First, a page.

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First-ever visual record of one of the many B-29 Superfortress wrecks in the Saipan Channel

In July of 2016, the NOAA Okeanos Explorer made a fantastic oceanographic and anthropological find. It managed to locate the wreck of one of the many B-29 Superfortress bombers that crashed in the Saipan Channel during World War II.

In the final years of war, Tinian and Saipan served as major air bases for raids on mainland Japan (incidentally, the Tinian field was the airfield from which the Enola Gay made its atomic bombing run on Horoshima).

Hasty engineering decisions which made the B-29 subject to engine overheating, coupled with the usual pressures of war which undermine maintenance and the constant threat of attack from the Japanese military, led to more than a dozen B-29’s crashing in the channel and sinking into its deep waters.

In the video provided by NOAA, you’ll notice that the plane settled in an upside-down position on the seabed, with landing gear and three of the four engines still attached. Video evidence seems to suggest that the plane experienced an engine fire prior to crashing into the ocean, though the cause of that fire remains unclear.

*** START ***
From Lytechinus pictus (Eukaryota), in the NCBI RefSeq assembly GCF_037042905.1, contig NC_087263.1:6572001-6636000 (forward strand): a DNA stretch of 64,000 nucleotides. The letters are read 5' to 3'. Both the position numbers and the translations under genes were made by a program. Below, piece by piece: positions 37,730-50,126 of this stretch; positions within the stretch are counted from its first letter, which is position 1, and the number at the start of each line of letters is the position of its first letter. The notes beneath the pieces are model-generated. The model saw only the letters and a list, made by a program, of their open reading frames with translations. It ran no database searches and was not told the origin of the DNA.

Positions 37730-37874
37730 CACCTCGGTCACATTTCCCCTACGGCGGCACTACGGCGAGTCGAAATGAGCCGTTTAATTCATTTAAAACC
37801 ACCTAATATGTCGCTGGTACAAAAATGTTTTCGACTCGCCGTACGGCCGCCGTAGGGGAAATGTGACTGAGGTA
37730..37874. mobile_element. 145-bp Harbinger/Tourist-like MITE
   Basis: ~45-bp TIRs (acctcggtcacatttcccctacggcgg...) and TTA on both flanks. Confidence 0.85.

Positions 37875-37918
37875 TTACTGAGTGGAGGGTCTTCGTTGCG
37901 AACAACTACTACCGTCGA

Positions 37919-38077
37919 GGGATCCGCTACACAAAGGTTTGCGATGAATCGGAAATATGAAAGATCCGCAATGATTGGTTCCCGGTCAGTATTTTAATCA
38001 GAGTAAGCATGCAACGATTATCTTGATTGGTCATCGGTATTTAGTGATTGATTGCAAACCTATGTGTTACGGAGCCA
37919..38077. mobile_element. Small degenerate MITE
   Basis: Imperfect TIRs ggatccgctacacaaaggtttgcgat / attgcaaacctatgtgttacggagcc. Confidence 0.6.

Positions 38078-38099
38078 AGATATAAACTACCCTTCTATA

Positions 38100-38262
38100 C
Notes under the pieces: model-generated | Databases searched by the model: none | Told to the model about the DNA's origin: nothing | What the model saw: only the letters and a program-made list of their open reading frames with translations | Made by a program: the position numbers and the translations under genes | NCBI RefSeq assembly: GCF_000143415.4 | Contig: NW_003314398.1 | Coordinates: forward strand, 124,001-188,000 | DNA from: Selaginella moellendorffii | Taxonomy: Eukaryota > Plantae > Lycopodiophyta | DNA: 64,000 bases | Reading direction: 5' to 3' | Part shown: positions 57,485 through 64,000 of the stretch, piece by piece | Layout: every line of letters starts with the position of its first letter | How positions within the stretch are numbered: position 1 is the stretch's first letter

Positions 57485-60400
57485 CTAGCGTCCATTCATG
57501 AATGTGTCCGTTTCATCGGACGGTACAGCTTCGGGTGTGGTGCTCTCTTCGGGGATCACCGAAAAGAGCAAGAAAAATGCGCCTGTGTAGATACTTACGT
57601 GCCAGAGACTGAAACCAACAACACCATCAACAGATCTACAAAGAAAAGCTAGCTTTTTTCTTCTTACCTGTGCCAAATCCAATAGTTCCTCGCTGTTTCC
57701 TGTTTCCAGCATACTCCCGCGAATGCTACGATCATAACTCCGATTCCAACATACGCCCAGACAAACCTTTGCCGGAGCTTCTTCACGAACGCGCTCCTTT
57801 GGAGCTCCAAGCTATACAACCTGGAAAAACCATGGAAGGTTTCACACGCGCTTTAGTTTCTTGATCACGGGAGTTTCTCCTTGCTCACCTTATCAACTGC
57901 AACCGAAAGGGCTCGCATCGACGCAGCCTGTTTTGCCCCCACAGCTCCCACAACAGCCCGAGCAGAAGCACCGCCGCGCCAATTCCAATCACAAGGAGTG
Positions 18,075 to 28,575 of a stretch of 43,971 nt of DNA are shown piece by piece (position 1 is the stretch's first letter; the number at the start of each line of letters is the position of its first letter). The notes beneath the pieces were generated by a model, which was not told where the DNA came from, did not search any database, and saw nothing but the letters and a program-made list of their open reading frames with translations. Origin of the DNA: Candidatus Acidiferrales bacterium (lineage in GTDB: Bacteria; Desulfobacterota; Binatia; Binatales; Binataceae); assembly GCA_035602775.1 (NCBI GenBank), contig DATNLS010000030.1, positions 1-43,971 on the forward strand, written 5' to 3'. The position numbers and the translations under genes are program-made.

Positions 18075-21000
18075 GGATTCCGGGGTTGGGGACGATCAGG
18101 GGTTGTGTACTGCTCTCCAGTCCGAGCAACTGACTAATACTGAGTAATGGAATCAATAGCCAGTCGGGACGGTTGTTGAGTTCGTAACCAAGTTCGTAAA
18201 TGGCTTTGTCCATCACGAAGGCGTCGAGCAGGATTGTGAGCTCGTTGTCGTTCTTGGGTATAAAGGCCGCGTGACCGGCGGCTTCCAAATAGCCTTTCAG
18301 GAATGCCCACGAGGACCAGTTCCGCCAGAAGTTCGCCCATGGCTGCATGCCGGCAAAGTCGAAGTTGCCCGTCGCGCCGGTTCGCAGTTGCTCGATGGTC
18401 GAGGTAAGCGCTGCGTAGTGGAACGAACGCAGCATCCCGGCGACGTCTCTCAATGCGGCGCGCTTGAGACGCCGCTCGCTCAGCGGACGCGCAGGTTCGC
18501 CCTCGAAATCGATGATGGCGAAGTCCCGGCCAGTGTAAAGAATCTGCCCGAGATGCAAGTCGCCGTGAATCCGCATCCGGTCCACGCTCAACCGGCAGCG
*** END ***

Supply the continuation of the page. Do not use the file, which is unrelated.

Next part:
Surrounding the wing is wreckage from the forward section of the plane with the lower part of the forward gun turret, the gun barrels (buried in sediment), and the flight engineer’s control panel visible. The fuselage, however, was not located during this dive and it’s unclear if follow-up explorations were made during the researcher’s tight schedule.

Now resting on the seafloor, this wreck serves as an artificial reef and is host to a number of fish and several marine invertebrate species have clearly begun to colonize it. Besides being an outstanding archaeological find, the wreck is also anticipated to serve as a prime source of insight into how the wrecks of large aircraft are integrated into the marine ecosystem, just like the wrecks of ships.

You can also view this video and more deep sea videos on the Corner of the Cabinet YouTube channel

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